We had our backs against the wall, facing the biggest opportunity of our lifetime, sweating bullets because we were questioning our moral compass and all the things we had once stood for. How much did we care about our product? Did we actually think we were going to change our industry? Why were we doing this? Outside funding can be a different kind of “golden handcuffs”: you forget how business should be done, and you ignore a more objective, incorruptible exploration of what is good for the customers and what is good for the employees.
All around us, we see corporate greed running rampant. Startups peacock to hypnotize investors with the highest perceived valuations. Marketers pull out all the manipulative gimmicks in a salesman’s bag of tricks. And manufacturers outsource to the lowest-bidding factories, using cheap labor to serve customers, and automating in an effort to completely eliminate the human side of business.
What drives all these decisions? Investor-backed companies answer to their shareholders first and foremost. Outside funding brings expectations, since investors need to get paid. Where does that money come from? The company’s pocket, which they need to make back in some way: the companies’ prices have to be higher, they need to run continuous waves of “discounts” to drive revenue, and set up press gimmicks to please existing investors and woo new ones. All of this costs the customer in the end. Not only does this mean you’re sacrificing money from your own wallet, but the level of service the company can provide you is also sacrificed. The true cost of higher prices and perceived discounts is subsidized by customers, who are ultimately paying to be marketed to, and who are padding investors’ pockets, along the way.
Having been on the other side, as consumers and as employees, we knew there had to be a better way. But that kind of change has to happen from within. “If you see that some aspect of your society is bad, and you want to improve it, there is only one way to do so,” Leo Tolstoy said. “You have to improve people. And in order to improve people, you begin with only one thing: you can become better yourself.”
When we quit our jobs to start our own business, we left behind the sheltered comforts of Silicon Valley, the quintessential startup playground. Everyone said we were crazy for starting a mattress company. But even more baffling to them was our trying to make a go at it with our own personal savings — and in Phoenix, Arizona at that.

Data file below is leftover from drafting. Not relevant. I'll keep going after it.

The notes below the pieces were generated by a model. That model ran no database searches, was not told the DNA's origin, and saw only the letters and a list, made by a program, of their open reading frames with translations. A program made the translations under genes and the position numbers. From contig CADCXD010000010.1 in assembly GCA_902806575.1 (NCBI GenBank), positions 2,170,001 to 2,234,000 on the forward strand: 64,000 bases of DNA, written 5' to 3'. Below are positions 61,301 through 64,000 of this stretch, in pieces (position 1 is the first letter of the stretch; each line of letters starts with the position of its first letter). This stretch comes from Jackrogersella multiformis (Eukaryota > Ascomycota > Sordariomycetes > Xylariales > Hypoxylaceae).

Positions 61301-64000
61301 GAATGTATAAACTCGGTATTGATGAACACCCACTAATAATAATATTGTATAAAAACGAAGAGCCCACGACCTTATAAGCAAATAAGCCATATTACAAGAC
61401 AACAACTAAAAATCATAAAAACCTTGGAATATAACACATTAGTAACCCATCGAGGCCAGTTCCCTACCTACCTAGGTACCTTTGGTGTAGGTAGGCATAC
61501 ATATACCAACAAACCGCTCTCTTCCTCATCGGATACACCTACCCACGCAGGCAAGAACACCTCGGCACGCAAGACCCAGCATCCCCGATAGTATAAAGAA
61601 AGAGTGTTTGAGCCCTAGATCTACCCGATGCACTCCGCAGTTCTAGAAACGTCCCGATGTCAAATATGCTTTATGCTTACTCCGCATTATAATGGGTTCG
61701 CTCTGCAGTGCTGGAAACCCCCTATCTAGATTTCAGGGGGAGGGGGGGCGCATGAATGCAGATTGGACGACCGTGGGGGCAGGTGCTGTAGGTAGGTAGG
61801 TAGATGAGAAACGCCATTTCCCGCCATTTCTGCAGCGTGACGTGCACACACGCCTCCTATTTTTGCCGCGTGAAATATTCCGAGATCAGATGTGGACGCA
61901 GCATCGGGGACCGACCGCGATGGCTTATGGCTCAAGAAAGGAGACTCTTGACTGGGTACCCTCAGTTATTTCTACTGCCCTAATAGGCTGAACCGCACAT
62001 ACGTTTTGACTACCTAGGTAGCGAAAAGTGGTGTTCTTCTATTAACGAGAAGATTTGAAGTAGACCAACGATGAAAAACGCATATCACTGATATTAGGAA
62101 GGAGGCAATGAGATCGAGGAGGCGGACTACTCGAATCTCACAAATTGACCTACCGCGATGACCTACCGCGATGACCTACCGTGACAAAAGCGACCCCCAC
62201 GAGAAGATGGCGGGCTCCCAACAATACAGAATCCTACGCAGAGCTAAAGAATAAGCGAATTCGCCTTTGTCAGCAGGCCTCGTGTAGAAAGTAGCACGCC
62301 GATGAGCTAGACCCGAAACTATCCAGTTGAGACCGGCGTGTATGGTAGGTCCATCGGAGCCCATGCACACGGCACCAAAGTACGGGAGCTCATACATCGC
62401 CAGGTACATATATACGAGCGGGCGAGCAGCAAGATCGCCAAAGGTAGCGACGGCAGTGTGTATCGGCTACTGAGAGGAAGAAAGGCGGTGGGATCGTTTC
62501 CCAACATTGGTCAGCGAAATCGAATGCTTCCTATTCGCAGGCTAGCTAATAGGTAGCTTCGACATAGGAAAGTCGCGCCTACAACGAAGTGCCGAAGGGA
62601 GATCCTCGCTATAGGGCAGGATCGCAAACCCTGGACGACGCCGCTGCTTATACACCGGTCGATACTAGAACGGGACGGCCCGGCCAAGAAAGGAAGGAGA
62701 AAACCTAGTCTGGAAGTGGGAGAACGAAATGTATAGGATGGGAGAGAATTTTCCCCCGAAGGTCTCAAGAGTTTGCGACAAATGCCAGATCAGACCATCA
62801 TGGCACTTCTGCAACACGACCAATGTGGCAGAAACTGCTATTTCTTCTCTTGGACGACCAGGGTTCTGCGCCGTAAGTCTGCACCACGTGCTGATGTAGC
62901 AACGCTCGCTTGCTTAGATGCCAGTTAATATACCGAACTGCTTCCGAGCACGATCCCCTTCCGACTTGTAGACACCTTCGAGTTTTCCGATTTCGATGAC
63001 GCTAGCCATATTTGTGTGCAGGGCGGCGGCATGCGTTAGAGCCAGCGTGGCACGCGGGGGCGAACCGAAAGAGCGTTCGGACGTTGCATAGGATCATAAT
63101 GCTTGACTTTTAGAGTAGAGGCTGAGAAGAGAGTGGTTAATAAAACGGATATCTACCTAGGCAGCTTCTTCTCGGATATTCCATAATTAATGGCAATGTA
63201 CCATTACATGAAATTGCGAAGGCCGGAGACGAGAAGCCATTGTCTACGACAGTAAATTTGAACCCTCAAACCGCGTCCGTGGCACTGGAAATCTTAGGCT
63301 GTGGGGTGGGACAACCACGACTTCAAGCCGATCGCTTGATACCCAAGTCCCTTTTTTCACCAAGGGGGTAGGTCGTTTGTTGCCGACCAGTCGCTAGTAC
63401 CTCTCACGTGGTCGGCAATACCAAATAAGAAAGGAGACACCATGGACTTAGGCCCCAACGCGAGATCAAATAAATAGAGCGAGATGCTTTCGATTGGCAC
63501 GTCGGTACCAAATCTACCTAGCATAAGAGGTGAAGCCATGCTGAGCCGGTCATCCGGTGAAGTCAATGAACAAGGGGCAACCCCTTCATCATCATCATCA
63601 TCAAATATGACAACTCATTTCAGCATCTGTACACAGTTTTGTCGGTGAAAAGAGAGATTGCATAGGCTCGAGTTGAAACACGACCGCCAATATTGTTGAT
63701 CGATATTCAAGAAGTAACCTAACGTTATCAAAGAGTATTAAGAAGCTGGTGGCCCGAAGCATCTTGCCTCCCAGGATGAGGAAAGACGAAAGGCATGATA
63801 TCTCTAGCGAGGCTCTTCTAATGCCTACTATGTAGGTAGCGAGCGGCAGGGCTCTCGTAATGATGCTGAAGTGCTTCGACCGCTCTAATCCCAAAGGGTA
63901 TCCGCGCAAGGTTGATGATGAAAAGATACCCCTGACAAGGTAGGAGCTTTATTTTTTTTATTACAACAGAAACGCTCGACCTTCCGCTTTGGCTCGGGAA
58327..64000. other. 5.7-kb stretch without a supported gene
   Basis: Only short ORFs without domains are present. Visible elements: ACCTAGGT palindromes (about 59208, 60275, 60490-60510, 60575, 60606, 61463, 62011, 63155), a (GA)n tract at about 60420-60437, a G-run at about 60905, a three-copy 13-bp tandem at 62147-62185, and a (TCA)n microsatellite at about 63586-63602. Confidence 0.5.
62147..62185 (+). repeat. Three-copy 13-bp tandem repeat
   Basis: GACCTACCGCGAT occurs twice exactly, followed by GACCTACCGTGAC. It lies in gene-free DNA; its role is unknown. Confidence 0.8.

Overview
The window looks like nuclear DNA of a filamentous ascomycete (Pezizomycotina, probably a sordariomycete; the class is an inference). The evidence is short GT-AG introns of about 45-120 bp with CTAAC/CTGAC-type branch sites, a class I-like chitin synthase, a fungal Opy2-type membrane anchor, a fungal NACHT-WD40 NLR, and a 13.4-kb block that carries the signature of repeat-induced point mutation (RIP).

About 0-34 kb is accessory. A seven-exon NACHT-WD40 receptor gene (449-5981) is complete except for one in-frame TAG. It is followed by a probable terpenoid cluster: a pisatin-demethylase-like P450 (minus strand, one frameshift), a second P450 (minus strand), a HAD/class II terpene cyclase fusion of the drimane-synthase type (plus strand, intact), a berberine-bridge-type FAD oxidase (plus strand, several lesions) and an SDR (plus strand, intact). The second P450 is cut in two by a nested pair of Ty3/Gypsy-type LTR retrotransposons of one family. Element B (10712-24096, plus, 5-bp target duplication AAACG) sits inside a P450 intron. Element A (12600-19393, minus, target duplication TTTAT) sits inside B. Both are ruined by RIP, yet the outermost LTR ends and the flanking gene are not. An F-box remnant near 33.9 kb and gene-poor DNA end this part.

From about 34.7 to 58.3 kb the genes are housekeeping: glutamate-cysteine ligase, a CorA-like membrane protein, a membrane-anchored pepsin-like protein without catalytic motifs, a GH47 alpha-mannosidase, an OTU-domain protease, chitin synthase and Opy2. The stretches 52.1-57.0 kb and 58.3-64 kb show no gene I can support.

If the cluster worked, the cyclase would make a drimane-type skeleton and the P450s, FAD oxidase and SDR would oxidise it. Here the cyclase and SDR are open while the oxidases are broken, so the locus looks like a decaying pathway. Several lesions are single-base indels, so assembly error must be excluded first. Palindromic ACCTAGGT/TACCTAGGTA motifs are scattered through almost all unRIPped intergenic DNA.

But these decisions were fundamental and transformative for us. They allowed us not only to escape the homogenous mindset of how things “need to be done,” but also to find and build an environment where we could set off for a journey of self-inquiry about the truth: the truth about how business should be done and the truth about how you can live a meaningful life. We stepped down into the abyss and we’ve never looked back.
We believe that there can be a better world, so we feel a moral obligation to do what we can for change, even if this leads our path to a dead end.
Tuft & Needle has been somewhat of a sandbox for us to experiment with solutions to these problems in the corporate world, along the way building the sort of honest company we’ve always wanted to be a part of ourselves. As we hacked our way through the brush into the unknown, other passive bystanders chuckled and pointed a patronizing finger calling us “cute” and “millennial” in the way we were trying to change an industry. We believe that there can be a better world, so we feel a moral obligation to do what we can for change, even if this leads us to a dead end. Better that, we thought, than becoming another soulless corporation displayed in an investor’s trophy case.
“Free money” is never free. The artist Hugh MacLeod said that what you make …
"suffers the moment other people start paying for it. The more you need the money, the more people will tell you what to do. The less control you will have. The more bullshit you will have to swallow. The less joy it will bring.”
We wholeheartedly agree with this sentiment as it applies to building a business. Saying no to investors was a risk to our livelihood, but also liberated us for the future. Rather than gambling on mergers, acquisitions and IPO’s, we took a risk in the opposite direction. We burned the boats behind us and re-affirmed our commitment to the original path.
We didn’t start with a “business plan” that was pitched at a startup competition, and we don’t have investors pressuring us to flip the company for an exit. We pioneered this wave of a single model, “universally comfortable” mattress — and there is now a gold rush of over 60 look-a-like brands. Although we’ve grown at a rapid pace, we’ve built and grown our company to prioritize longevity and resilience over speed. Since the beginning, we’ve wanted to build a solid foundation for a good company that will outlast ourselves.
We answer to no one but ourselves and our customers. Ultimately, our company exists to make the best mattress for our customers and to provide the best jobs for our employees.